Our final course was a spiced carrot cake with cream cheese icing, sprinkled with strawberries and ginger. The cake was mixed with candied pecans and accented by two spoonfuls of Tarragon ice cream.
While we didn't have to pay for the feast – thanks again, Ford Canada! – the cost to go to the feast was $145 per guest. We stayed in the courtyard in the inn, with rooms that vary from $300 to $400 a night. Had we paid for this ourselves, it would have been between $590 - $690 for the two of us. It's perfect for a honeymoon or summer getaway, but it's something that would be completely out of my budget for any regular trip.
Our room was very nice too although a little small. Krystal slept on the bed and I slept on the pull away couch. It was cold that night and although there was a fire place, because of the pull away couch, the flames would have been a few feet away from my blankets. After bringing this to the attention of the staff, they brought us an electric heater to use instead.
The next morning's breakfast started with a bread table, followed by a trifecta of orange juice, raspberry juice and yogurt with a mix of nuts and seeds. Following that was their famous French toast, which was toast glazed in honey and strawberry sauce, and sprinkled with roasted seeds and cinnamon.
Halfway through breakfast we met Chef Michael Smith in person. He said the night before there was another group of Saskatchewan folks staying at the inn, so he wore a Roughrider jersey just for them.
After breakfast Denis gave us the keys to the Ford EcoSport and let us on our way. There were a million things for us to do on the island, but only about ten hours of daylight left to explore everything. We plotted our course to explore the east side of the island, but first we made a quick pitstop.
Denis told us that about 5 minutes down from the inn is the wharf where the island splits and opens into the bay. In the early morning boats float out into the harbour to cast their nets, and then slowly slink back to shore as the day goes on. We were too late to see the boats leave, and too early for them to come back, but we drove down to the coast to see the ocean anyway.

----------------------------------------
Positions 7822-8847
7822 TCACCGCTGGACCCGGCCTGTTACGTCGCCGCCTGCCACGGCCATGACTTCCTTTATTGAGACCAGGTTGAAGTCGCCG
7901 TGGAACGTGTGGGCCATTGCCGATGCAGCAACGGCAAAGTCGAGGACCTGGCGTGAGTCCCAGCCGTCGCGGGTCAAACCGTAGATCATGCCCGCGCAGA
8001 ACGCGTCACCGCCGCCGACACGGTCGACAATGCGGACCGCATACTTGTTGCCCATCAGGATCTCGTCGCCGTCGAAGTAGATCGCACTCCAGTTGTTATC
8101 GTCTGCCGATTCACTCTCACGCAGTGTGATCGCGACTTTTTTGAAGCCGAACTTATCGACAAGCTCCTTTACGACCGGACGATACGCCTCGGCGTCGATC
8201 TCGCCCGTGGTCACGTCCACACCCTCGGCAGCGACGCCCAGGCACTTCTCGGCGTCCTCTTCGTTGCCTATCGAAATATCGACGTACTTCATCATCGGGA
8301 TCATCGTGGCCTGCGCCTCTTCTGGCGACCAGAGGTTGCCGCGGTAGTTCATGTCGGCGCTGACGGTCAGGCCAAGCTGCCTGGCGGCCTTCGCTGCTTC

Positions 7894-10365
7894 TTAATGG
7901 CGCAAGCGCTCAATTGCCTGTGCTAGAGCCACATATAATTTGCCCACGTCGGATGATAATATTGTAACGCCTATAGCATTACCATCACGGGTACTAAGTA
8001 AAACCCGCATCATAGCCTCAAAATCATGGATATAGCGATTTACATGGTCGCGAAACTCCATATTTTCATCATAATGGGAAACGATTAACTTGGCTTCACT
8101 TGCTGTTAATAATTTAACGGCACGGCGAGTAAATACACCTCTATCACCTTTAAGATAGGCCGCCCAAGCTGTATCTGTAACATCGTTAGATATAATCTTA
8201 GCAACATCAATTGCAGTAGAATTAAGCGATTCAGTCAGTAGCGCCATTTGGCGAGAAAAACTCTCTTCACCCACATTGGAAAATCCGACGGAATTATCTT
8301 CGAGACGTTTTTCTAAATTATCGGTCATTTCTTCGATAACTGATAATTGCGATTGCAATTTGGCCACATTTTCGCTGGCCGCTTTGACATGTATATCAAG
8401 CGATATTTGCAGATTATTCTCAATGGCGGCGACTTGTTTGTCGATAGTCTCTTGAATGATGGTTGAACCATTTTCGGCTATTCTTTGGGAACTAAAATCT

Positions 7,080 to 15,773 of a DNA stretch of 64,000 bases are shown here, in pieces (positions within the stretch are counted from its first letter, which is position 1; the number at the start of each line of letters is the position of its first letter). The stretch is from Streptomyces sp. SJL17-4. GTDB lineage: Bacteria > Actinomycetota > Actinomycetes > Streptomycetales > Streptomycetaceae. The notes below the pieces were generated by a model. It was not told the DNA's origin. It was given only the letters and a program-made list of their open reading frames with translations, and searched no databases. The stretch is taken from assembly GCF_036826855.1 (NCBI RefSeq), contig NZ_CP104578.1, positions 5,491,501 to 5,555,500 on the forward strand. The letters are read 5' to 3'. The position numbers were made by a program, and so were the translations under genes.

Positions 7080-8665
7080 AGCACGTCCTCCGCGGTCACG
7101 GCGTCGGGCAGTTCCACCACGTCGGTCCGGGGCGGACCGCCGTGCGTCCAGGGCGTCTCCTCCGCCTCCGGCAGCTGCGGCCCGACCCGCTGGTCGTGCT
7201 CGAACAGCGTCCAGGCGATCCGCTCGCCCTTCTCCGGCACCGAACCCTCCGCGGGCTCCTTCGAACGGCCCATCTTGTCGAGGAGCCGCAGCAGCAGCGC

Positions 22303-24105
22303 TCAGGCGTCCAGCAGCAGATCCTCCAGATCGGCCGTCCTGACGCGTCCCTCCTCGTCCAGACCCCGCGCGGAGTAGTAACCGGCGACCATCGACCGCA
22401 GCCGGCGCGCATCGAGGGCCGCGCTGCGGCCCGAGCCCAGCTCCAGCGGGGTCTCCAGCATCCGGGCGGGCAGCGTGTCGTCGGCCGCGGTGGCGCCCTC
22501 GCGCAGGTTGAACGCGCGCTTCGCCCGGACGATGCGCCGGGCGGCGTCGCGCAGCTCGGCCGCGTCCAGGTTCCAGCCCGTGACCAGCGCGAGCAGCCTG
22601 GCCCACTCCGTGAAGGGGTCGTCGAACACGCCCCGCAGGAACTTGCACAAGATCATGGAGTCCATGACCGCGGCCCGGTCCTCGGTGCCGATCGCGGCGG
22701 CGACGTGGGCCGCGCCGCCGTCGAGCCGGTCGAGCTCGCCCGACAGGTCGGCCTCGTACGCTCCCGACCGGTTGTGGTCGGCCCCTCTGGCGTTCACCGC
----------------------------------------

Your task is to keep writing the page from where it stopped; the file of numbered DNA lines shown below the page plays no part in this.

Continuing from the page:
From there we drove north along the coast to East Point Lighthouse – the most eastern point of the island. The lighthouse is one of the 65 that are in operation but is only one of seven open to the public. It is operated automatically by computers, so a lighthouse keeper is no longer needed.
While at East Point, we learned that each lighthouse uses a unique sequence of flashes, known as their "signature". Captains aboard ships can see their signature, check their logs and discover that not only are they near land, but where in the world they are.
It cost $6 per adult to climb the three floors of the lighthouse, but it was very much worth it. Each level had a display of different nautical relics, from former light bulbs to a display about the H.M.S Phoenix, one of the many vessels that shipwrecked in the area. For those who have never been to the coast, shipwrecks were once a frequent occurrence, with thousands happening all over the coastline of the island. Today they are less often, but their debris and remains are still often found washing up on shore.
This lighthouse also had a display focusing on the unique handwriting written on the walls of the building. The writing was discovered during renovations and were left for visitors to see. The salty air has caused the writing to vanish over time, but it is dated November 4, 1877. Below the date is a list of signatures. Who these people were is unknown, but it is speculated they were shipwrecked victims who were seeking shelter from a storm.
After climbing a very rickety ladder to the final floor, we accessed the room of the lighthouse bulb. This room offers an incredible view around you. Because it was daytime, the bulb wasn't very bright, but once the sun goes down, that room would have been blinding.
After finishing up at the lighthouse we drove along the coast towards Greenwich National Park. This national park is probably one of the smallest in the country but is famous for its unique walkways. We had an extra hour to spare so we went for a quick hike. On our way down the path we arrived at some cross-roads and took the nearest path, thinking it was the one with the famous walkways and sand dunes. Instead it was just a simple, 2-kilometer loop. Once finished, I was ready to go down a different path when my sister asked if we could head back to the vehicle instead. Krystal was a little over two months pregnant at the time, so I didn't want to push her to go hiking any more kilometers than we already had.